November 15, 2010 No Comments-
The Dutch National High Tech Crime Unit (NHTCU), a cyber-division of the police (KLPD), in a presentation at the GOVCERT.NL Symposium, today recognized Norman ASA’s forensic contributions in assisting multinational police agencies in monitoring and disabling large, multinational cybercrime botnets. The Taurus Botnet Monitoring project coordinated by the government agencies was detailed in a presentation at the symposium. Norman made available to authorities its full Botnet Database, a collection of detailed botnet information that is updated 24×7, containing information to access the Command and Control servers and botnet channels. The Norman Botnet Database was put into a special tool that is able to monitor all the different botnets and collect commands send by the Command and Control servers to the affected systems.
Norman’s participation in the Taurus project started by making our extensive Botnet Database available to the project. How does Norman build its Botnet Database?
Every piece of potentially malicious code is processed by the Norman SandBox through the Norman SandBox Analyzer. This will reveal the behavior of the sample and that will get documented. If the sample is connecting to C&C Servers, we will store the full communication getting a good overview of what the C&C Server is telling the bot(net).
Given that communication can be encrypted, with the SandBox Analyzer Pro we can reveal the encryption algorithm(s) used.
And of course then it is easy to also retrieve the encryption key(s). Having both the algorithm(s) and key(s), all communication can be read and stored.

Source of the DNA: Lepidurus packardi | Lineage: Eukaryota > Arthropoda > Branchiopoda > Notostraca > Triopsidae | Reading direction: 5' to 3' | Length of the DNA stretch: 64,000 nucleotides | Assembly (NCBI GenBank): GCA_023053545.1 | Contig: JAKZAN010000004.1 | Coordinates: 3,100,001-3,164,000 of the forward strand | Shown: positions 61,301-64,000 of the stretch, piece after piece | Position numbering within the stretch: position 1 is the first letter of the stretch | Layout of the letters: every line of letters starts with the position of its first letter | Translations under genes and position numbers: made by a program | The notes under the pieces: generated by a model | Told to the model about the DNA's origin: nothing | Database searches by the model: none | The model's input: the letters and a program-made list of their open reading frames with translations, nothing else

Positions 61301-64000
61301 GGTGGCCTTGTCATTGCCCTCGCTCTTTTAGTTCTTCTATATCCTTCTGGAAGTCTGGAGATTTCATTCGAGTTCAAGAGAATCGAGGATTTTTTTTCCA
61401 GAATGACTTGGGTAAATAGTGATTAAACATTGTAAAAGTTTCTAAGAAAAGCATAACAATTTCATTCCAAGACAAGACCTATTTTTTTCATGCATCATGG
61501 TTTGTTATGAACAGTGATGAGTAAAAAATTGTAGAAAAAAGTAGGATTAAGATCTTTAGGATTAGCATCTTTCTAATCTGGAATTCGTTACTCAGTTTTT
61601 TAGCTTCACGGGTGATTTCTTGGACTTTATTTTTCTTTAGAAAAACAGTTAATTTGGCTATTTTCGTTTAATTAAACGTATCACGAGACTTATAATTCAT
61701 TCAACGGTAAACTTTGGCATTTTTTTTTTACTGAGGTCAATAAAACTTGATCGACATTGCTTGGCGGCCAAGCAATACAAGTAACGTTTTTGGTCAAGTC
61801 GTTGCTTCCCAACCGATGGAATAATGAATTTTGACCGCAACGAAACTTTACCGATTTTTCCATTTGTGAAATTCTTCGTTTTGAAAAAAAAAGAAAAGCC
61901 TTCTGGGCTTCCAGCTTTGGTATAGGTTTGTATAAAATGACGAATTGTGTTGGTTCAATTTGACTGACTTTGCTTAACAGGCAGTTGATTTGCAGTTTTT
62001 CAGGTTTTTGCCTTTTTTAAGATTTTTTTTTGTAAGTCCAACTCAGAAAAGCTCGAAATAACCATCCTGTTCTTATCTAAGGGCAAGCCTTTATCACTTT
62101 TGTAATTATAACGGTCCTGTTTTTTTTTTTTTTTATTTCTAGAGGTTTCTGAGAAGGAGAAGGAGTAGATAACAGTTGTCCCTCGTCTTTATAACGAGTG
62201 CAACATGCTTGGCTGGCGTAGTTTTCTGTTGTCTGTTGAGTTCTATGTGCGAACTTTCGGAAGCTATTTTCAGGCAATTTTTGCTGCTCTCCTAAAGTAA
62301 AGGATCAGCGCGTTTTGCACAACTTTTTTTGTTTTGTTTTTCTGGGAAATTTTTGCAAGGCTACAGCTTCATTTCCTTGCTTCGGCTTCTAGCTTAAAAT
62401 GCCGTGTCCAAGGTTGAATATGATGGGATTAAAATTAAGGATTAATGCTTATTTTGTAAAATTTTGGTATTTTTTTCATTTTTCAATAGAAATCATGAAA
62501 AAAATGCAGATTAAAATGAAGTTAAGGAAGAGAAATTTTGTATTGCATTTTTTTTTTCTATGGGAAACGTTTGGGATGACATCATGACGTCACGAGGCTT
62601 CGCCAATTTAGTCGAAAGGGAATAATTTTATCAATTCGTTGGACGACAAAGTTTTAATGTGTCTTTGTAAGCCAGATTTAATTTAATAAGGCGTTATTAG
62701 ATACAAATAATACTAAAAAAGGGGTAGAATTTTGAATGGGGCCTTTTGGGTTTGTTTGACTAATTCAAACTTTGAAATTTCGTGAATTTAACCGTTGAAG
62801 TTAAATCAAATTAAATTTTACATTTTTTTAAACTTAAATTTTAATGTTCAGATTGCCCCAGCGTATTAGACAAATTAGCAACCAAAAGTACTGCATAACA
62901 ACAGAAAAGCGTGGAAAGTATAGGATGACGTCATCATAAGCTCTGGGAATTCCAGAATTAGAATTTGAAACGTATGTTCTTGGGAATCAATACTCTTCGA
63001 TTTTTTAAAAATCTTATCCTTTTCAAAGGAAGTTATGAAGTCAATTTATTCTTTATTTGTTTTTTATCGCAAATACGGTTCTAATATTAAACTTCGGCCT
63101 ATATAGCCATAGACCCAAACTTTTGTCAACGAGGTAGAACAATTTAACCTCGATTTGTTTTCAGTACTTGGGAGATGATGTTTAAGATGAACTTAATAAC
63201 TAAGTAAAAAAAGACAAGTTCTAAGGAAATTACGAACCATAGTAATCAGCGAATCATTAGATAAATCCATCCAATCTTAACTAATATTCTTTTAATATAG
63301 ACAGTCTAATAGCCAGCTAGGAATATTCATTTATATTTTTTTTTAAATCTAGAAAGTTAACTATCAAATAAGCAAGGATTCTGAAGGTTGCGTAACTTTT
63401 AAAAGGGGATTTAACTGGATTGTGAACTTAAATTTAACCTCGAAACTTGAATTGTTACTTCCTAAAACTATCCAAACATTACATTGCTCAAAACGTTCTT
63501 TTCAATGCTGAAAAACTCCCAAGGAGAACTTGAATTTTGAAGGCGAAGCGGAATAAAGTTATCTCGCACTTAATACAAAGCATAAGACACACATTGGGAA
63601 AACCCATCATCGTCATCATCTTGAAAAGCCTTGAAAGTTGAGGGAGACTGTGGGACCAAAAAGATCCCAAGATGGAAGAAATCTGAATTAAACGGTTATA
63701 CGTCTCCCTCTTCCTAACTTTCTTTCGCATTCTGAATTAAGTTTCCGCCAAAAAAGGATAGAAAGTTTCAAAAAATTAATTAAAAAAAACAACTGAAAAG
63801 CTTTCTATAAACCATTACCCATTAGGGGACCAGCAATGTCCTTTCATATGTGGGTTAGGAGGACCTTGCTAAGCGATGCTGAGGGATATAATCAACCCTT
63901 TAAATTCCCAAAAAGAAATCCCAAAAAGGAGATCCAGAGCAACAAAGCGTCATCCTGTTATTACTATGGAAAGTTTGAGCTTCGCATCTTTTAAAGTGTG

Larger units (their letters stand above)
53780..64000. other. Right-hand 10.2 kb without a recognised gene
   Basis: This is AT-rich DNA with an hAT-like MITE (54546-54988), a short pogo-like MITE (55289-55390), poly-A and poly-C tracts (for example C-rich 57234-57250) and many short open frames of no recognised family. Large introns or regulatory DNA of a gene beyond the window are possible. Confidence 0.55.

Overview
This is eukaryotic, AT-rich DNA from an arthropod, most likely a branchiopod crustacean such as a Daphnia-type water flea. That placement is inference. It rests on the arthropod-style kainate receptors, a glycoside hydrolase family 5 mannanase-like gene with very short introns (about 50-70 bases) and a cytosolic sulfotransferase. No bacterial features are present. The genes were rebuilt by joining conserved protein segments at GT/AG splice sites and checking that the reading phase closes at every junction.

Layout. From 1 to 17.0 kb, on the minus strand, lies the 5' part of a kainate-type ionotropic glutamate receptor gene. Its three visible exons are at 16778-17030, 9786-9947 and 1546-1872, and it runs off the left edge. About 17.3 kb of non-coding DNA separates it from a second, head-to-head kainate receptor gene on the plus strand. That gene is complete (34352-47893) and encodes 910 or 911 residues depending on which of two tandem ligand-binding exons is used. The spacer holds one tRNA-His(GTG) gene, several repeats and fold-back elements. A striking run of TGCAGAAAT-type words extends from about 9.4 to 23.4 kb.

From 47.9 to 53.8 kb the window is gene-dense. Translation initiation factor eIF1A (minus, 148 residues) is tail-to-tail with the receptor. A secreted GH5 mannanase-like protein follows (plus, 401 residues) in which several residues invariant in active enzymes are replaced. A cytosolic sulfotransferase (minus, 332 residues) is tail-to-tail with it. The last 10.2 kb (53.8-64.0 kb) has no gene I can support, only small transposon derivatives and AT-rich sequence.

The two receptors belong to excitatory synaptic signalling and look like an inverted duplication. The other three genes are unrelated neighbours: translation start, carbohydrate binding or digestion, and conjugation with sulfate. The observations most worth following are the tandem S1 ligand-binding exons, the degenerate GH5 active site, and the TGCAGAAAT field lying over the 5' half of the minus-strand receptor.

Now, besides storing all the domains, IP’s, credentials, etc of all the botnets and which samples are related to which botnets, what can you do more with that data besides using it to take them down?
For one, you can get a chronological overview of systems that have been used as C&C Server by botnets.
Another option would be to correlate the data and that actually is giving some interesting information. Using some older data to demonstrate this, in 2007 I made a screen dump from our Analysis Desktop’s Botnet database, in particular from a – at that time – new botnet. It showed that we had 3 different pieces of unique malware all connecting to the same Channel (Matrizzz) of the Botnet on the same C&C Server.
I repeated that exercise today for the sake of the presentation and it showed that the Matrizzz channel on this server is now accessed a few more times. But it also shows that a similar channel (matrizzzz) is present on another Server. Examining the code showed that this indeed is related.
Going to the data on that server, we can see that this C&C server is actually hosting two botnet channels. I could go deeper into the second channel, but the phrase “matrix” is used a lot in a wide variety of botnet/channels, so that won’t reveal too much information.
If we continue on the channel we started with, it is noticeable that the channel password everywhere contains the phrase “makako123”. If we start to do a search on that phrase, another Server shows up.
And at that server, there is a channel. Now this exercise could continue for a few more cycles and we would reveal more and more information and more and more nodes that are interlinked. A nice graph is building. If we would do this for every Botnet, we will actually see that specific servers are part of multiple botnets and there is a big overlap.
And before you know it, what seems to be Chaos is actually Organized
Funnily enough, the same graphs can be made about Who knows Who on social networks…
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